Tuesday, June 01, 2004

Hey, it's good to be back home again


All in all not a bad vacation.

Friday, May 21

We went to St. Louis Friday night since we had to be at the airport at 5:00 am for our 6:30 flight. In my last minute packing I decided to bring my leather fedora I bought in San Diego. I kind of wished I had it last year in Colorado for its sun shading properties. Little did I know what a good decision that was to be this time around.

Sat, May 22

Got to the airport, and my bag was 13 lbs overweight. They said transfer 13 lbs to the other one and I'd be ok. I removed my backpack, a pair of hiking shoes, and my "power supply" bag (that alone was 10 lbs) and used my backpack for carry-on, stuffing the shoes in Vicki's bag.

Got through security ok. They took a pair of manacuring scissors from Vicki -- they were in her makeup pouch which she did not check. I've said it before and I'll say it again... any passengers/pilot who allows their airplane to be hijacked with a pair of manacuring scissors deserves to be hijacked. That trick worked once. It won't work again. You can mail them to yourself, but for the price of a pair of scissors, it's a wash. They sniffed my camera bag and backpack because of the batteries and power supplies I had in them. But we passed.

Connie couldn't find her cell phone. We figured it was probably in the car back at the hotel. She called and had her phone forwareded to Sam's.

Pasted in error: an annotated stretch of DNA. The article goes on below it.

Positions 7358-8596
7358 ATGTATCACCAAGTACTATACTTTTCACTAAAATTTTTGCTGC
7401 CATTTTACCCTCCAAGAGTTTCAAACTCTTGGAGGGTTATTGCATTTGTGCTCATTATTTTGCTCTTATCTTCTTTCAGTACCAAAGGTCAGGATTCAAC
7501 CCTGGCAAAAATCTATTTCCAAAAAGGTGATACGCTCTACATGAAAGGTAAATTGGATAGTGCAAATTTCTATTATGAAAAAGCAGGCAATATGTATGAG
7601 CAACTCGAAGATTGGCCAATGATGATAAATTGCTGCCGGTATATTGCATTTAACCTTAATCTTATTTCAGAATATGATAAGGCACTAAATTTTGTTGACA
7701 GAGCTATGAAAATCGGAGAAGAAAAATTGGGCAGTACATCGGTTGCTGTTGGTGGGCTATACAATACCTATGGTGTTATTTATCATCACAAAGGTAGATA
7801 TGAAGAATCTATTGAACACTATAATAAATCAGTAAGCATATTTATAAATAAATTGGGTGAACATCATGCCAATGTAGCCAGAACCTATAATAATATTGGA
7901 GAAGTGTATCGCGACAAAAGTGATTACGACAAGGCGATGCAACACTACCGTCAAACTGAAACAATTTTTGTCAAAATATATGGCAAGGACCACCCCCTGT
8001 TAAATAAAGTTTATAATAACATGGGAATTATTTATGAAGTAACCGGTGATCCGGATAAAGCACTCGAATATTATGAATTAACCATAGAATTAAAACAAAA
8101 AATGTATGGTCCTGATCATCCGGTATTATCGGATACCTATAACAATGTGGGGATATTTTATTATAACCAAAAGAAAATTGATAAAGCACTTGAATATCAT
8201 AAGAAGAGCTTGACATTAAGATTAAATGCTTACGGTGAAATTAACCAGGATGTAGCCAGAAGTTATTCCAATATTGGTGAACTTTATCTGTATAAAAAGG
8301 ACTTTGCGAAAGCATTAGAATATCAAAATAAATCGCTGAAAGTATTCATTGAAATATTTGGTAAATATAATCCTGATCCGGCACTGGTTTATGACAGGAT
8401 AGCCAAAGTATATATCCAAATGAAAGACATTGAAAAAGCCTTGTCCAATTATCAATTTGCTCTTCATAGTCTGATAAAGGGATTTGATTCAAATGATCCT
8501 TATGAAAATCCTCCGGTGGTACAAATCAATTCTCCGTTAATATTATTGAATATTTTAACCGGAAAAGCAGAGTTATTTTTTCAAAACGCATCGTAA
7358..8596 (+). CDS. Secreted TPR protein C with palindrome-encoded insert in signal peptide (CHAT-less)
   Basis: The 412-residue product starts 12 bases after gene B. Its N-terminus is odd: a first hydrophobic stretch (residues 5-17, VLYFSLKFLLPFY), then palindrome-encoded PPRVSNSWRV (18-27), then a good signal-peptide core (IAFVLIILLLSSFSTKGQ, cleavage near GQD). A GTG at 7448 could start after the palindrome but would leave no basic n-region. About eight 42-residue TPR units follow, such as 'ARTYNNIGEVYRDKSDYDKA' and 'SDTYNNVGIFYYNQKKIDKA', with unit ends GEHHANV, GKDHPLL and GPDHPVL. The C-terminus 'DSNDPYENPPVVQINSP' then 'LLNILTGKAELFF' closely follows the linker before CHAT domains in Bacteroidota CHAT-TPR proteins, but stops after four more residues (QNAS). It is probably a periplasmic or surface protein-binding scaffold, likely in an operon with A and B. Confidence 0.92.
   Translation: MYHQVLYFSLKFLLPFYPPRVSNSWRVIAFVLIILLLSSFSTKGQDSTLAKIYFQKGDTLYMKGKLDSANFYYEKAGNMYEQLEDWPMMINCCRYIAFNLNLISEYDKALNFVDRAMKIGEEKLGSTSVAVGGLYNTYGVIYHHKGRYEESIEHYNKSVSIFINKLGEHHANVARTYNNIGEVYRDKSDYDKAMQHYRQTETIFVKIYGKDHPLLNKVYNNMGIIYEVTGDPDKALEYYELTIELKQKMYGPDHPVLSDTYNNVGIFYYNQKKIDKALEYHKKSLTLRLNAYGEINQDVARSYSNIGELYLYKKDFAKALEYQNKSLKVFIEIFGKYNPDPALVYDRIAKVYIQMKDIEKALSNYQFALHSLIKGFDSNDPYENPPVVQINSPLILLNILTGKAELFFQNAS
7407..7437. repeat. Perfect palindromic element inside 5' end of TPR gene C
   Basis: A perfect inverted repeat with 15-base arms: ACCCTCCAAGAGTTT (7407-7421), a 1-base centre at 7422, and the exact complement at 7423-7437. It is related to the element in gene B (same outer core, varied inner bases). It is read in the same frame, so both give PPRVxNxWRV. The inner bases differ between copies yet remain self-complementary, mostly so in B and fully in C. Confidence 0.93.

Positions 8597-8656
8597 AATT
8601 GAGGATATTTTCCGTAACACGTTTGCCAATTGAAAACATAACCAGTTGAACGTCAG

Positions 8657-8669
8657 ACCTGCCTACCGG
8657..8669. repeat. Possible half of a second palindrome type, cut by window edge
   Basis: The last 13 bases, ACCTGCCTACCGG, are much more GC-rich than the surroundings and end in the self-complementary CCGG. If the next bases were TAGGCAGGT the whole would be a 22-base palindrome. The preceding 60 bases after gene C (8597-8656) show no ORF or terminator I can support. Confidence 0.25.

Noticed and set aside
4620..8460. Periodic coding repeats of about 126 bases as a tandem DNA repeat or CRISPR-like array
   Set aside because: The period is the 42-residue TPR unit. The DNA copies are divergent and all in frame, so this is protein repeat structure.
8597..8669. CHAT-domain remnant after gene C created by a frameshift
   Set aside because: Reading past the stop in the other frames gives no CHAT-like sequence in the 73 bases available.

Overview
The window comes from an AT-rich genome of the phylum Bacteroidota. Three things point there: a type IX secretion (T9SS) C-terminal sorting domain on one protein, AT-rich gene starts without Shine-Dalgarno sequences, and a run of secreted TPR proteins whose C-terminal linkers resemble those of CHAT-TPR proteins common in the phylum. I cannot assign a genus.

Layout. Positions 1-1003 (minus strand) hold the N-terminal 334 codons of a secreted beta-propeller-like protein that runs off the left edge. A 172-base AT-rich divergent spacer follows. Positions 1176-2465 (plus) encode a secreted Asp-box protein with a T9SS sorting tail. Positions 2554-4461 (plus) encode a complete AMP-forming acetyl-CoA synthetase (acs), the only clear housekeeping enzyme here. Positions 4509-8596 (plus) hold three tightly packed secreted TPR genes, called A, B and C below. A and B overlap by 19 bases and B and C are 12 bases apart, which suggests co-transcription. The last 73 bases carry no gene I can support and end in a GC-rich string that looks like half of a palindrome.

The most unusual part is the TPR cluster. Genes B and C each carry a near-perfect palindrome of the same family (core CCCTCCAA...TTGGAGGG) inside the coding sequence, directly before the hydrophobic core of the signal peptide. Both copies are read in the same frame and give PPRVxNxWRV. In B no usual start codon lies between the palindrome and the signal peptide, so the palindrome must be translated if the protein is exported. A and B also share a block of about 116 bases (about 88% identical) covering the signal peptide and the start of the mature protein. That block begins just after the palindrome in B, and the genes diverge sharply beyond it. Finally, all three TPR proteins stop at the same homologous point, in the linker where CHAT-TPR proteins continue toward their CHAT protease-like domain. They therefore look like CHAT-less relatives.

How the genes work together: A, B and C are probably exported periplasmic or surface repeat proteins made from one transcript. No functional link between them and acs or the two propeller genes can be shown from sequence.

Jetted to Denver, prop-planed to Jackson, and we were in town a little after noon local time.

Checked in to the Grand Victorain B&B, and went downtown for a bit where I bought a geology book on the area. Late afternoon we went for a drive on Moose-Wilson road to look for wildlife and get a gander at the mountains. They were beautiful as advertised. Went in to a bar in Moose called Dornan's with the most spectacular view of the range, and right at sunset Sam and I decided to drive out to one of the turnouts and take some mountain shots.

The forecast for the week was showing a promising Mon, Tue, Wed, and maybe Fri. Sunday looked rainy and Sam said that made it a good day to do yellowstone because it wasn't about big scenery, but features and wildlife.

Sun, May 24

Well, now the forecast for Yellowstone calls for about 38 degrees and snow. Oh well. Plow ahead. The Yellowstone Plateau is consistently one of the coolest places in the nation temperature-wise. About 1,200 feet above Jackson, it's often about 8-10 degrees cooler.

We stopped a couple of places along the way for some photos of us by the Grand Teton National Park sign, and some shots of the mountains and an abandoned cabin.